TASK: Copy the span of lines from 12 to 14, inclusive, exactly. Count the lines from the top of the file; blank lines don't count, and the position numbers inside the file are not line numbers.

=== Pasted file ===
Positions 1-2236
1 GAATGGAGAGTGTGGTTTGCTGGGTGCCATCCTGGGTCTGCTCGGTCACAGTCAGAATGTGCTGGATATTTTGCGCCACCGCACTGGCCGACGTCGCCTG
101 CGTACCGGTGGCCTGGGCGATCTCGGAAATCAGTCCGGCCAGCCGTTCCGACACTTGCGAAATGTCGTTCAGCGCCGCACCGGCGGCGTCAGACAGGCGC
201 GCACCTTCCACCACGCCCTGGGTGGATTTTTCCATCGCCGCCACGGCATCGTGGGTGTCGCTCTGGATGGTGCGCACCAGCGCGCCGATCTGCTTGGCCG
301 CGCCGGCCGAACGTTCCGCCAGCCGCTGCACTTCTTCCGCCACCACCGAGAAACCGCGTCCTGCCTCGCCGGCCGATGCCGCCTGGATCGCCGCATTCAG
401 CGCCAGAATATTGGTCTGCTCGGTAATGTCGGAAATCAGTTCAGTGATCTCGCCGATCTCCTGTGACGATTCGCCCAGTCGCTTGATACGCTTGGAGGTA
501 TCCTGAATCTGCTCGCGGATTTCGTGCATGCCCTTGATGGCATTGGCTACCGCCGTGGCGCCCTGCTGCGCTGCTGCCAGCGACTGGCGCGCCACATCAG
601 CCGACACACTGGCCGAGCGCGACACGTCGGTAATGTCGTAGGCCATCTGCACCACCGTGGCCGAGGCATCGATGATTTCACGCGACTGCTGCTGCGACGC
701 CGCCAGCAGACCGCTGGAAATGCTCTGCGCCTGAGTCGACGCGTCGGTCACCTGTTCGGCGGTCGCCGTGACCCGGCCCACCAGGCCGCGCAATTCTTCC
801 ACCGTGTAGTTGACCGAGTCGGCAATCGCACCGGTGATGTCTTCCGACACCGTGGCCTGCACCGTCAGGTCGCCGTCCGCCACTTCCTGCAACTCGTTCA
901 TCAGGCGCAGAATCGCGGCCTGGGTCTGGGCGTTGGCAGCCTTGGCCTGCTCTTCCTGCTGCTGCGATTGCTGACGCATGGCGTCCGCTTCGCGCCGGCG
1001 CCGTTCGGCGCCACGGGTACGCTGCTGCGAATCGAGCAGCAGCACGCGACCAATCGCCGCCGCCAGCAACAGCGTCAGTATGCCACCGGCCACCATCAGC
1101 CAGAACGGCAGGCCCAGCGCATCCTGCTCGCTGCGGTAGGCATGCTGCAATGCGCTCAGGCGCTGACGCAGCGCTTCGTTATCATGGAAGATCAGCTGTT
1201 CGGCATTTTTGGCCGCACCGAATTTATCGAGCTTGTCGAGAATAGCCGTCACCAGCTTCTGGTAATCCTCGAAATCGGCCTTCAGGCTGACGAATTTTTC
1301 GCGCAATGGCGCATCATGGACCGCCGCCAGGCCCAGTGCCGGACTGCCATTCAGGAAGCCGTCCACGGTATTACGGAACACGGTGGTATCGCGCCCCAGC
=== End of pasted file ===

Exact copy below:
1001 CCGTTCGGCGCCACGGGTACGCTGCTGCGAATCGAGCAGCAGCACGCGACCAATCGCCGCCGCCAGCAACAGCGTCAGTATGCCACCGGCCACCATCAGC
1101 CAGAACGGCAGGCCCAGCGCATCCTGCTCGCTGCGGTAGGCATGCTGCAATGCGCTCAGGCGCTGACGCAGCGCTTCGTTATCATGGAAGATCAGCTGTT
1201 CGGCATTTTTGGCCGCACCGAATTTATCGAGCTTGTCGAGAATAGCCGTCACCAGCTTCTGGTAATCCTCGAAATCGGCCTTCAGGCTGACGAATTTTTC